Analysts at ACT Research see the odds of a recession growing in the face of price pressure on consumers and other factors weighing down the economy and the trucking industry, the research group reported in its latest Commercial Vehicle Dealer Digest.
Said Kenny Vieth, ACT’s president and senior analyst, “There is a growing consensus around the notion that we promote here: A slowdown is coming. We don’t know if it will be shallower or deeper.”
That opinion has been joined by several other analysts inside and outside trucking in recent days. A report the same day from the Bureau of Economic Analysis (BEA) showed the primary driver that has been propping up the economy—brisk consumer demand—beginning to weaken. The S&P 500 also ended a dismal first half of 2022 on June 30—its worst since 1970—with losses at 20%.
The BEA reported June 29 that the U.S. economy shrank during the first quarter of 2022 at a slightly faster rate than previously estimated, with real gross domestic product declining at an annualized rate of 1.6% from January to March. The previous forecast released in April predicted a 1.4% contraction.
As for ACT, its dealer digest combines proprietary data analysis from a variety of industry sources and paints a picture of trends impacting transportation and commercial vehicle markets. This monthly report includes a forecast summary, complete with transportation insights for use by commercial vehicle dealer executives, reviewing top-level considerations such as for-hire indices, freight, heavy- and medium-duty segments, the total U.S. trailer market, used truck sales information, and a review of the U.S. macro economy, according to the June 30 release from the research firm.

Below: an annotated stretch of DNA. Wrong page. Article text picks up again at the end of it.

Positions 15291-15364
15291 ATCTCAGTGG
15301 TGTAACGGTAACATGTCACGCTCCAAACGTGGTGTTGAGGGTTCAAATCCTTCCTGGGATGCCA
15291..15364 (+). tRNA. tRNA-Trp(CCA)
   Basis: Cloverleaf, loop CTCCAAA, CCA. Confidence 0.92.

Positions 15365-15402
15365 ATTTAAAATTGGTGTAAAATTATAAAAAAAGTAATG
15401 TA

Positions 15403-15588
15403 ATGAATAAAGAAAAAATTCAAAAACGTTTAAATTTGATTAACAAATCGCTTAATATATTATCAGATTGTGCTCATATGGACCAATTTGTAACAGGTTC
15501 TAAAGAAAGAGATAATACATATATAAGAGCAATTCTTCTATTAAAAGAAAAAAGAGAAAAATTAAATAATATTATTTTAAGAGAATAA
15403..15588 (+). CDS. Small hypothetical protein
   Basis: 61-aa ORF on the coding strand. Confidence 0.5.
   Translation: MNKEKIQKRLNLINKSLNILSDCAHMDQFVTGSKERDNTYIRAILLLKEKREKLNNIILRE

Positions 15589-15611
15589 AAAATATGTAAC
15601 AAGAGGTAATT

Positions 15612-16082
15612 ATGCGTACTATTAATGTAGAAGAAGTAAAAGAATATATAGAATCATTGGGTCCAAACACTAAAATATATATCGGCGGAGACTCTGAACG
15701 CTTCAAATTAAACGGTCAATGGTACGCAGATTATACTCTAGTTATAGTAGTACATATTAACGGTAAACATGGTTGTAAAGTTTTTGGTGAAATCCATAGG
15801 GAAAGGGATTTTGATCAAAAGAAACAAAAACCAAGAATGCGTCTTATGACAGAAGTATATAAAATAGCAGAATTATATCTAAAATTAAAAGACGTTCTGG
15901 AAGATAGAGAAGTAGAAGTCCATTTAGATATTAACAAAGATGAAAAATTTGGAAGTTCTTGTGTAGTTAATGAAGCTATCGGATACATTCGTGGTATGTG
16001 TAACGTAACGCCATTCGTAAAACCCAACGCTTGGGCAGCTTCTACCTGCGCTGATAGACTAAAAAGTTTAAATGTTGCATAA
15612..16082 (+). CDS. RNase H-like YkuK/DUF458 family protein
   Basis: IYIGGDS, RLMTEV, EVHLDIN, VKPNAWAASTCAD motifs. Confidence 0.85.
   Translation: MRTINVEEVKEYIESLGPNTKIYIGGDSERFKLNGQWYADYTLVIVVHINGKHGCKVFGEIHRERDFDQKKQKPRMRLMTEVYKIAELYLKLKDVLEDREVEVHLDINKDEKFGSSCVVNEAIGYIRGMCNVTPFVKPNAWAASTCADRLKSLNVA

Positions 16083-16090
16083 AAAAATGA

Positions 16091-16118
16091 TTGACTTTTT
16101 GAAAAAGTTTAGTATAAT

“With the current head of steam that includes healthy consumer and business balance sheets, strong employment demand, and pent-up manufacturing sector activity, this inflation-driven economic slowdown is, on one hand, somewhat unique. On the other, traditional recession predictors are in play: Fed rate hikes, high energy prices, negative exogenous events, and falling equity valuations come to mind,” Vieth added.
About what ACT thinks this means for commercial vehicle demand and build for the remainder of 2022, he stated, “At this point, still strong carrier profitability and pent-up demand mean that this year’s expectations for commercial vehicle demand remain essentially unchanged, with full-year production volumes still primarily dependent on supply-chain outcomes.”
This story originally appeared on FleetOwner.com.